May Your Classroom Be a Sea Change: Further Thoughts on Teaching about Palestine

Maura Finkelstein I am still haunted by the stolen homes I encountered in East Jerusalem in June of 2018. I was in Palestine for two weeks, traveling through the region with 12 other American academics, all interested in learning about the occupation through a settler colonial framework. One day, we wandered through the labyrinthine of […]

Ghost Dogs and Their Unwitting Accomplices

Stanley Gehrt Foreword, by Rylan Higgins Stan Gehrt and I “met” for the first time via Zoom in May of 2021. We talked for about an hour, and at some point, we learned that we grew up within about 45 minutes of each other in southeast Kansas. As an anthropologist, I have always found that […]

When Animals Talk Back

Don Kulick On a beautiful autumn day in 2019, I found myself in southern England, sitting in a straight-backed chair, in a light, high-ceilinged hall that looked as if it normally is used as an exhibition space. In my lap, I was holding an 8×10 glossy photo- graph of Buddy, an adorable brown cockapoo: a […]

Virtual Ruination: Encountering Virtual Loss and Digital Ephemerality

Jessica Marie Falcone As I logged into the virtual world of Second Life (SL) in October 2020, I was expecting my avatar to manifest in the Buddha Center where I had left her a few months before ( The Buddha Center was an online Buddhist teaching community where I had already done years of research […]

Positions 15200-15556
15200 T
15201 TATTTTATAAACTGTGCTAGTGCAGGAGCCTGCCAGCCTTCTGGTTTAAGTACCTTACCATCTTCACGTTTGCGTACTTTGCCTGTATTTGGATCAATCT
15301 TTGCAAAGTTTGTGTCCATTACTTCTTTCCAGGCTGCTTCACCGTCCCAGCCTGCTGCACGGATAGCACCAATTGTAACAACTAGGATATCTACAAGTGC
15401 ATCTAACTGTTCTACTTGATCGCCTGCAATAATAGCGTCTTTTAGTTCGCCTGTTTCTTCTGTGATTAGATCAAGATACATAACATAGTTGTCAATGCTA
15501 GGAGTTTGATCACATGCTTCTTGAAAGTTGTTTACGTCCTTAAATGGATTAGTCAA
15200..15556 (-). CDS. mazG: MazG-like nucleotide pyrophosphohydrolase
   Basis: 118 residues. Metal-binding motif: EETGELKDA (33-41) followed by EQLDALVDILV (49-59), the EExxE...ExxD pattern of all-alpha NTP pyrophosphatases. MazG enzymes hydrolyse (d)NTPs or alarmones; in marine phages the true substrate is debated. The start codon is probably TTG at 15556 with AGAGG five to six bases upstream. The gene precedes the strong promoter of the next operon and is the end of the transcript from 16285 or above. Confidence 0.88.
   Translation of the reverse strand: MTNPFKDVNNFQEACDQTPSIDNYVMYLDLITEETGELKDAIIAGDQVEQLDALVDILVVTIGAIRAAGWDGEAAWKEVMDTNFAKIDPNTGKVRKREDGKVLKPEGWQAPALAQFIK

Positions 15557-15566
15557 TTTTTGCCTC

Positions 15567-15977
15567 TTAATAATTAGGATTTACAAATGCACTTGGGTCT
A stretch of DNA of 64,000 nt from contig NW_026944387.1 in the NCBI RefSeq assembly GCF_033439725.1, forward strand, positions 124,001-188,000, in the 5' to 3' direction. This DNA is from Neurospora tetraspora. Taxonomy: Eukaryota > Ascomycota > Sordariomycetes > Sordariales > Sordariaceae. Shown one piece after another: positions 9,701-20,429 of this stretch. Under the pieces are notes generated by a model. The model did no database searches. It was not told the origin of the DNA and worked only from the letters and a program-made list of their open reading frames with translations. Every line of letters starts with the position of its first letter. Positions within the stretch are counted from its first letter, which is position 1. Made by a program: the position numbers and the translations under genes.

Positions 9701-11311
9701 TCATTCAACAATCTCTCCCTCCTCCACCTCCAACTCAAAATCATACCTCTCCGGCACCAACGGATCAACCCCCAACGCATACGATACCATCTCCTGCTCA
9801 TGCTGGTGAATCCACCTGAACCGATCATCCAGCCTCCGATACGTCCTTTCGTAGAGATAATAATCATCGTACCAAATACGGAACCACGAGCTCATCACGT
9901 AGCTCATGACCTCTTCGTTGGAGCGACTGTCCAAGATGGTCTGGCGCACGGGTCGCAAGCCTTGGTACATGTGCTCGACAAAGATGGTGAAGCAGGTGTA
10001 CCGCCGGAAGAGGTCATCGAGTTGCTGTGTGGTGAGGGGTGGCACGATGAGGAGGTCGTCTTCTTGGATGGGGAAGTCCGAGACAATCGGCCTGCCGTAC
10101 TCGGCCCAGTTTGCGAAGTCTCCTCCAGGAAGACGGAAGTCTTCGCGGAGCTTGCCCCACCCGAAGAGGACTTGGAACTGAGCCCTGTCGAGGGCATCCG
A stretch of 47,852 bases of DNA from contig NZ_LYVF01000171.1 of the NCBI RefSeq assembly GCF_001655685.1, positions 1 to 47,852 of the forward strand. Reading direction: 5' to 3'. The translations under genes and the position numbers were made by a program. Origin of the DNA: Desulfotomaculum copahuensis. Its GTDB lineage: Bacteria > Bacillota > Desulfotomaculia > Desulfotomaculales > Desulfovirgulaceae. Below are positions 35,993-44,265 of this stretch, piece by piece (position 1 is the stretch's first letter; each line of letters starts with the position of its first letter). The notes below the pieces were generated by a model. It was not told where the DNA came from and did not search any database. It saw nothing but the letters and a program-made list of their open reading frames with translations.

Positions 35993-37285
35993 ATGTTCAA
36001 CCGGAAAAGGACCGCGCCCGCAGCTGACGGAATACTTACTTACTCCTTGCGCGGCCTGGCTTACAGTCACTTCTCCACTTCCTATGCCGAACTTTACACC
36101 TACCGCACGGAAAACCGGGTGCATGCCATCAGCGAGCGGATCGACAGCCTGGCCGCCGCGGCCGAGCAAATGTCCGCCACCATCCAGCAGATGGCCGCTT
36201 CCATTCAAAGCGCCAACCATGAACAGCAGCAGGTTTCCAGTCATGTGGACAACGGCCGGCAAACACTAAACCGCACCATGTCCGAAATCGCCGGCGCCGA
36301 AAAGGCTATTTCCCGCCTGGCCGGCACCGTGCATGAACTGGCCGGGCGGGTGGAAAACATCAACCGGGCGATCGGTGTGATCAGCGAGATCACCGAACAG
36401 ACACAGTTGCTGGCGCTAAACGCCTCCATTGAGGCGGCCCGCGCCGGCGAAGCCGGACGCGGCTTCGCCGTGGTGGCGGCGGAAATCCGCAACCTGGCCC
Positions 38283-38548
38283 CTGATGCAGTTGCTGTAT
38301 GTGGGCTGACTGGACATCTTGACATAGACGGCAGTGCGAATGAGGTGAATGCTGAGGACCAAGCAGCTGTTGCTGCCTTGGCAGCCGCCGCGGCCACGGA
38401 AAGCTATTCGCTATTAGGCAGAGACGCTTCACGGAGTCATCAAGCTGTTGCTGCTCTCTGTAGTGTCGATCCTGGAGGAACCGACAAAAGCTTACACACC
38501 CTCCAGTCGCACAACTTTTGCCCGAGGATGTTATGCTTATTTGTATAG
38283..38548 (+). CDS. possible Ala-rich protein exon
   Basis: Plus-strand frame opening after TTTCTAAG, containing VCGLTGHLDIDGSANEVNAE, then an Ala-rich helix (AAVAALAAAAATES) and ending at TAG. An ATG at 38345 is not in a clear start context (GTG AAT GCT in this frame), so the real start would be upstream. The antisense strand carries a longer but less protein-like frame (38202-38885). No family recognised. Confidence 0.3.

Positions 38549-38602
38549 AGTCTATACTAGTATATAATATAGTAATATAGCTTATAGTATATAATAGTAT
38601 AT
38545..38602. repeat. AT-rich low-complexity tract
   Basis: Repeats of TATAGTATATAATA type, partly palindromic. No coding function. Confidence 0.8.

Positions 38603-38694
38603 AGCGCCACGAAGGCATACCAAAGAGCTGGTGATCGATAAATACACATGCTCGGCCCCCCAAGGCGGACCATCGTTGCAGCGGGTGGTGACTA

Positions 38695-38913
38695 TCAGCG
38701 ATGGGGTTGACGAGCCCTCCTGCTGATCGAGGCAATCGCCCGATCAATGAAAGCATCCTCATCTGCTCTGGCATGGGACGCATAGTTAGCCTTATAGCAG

Lessons from European Austerity Facilitate Grassroots Collective Responses amid COVID-19

Bayla Ostrach and Megan A. Carney Neighborhood-level social solidarity efforts that emerged following the 2008 global financial crisis and attendant austerity measures in Sicily and Catalunya[i] continue in response to local impacts of COVID-19. These efforts have been especially pronounced in working-class and migrant neighborhoods where we conduct ongoing fieldwork — restrictions on travel related […]

(COVID) Time Marches Grinds On

(COVID) Time Marches Grinds On Robert Myers When did it become July? Last month, I guess? A lot of flag waving and fireworks online, and no mail, so I think we had another 4th of July. Now it’s August. Oh wait! It’s September. It seemed like March only a couple of years, I mean weeks, ago. […]

The Names

THE NAMES an essay by James Clifford Access and read the essay here, or by clicking on the image below.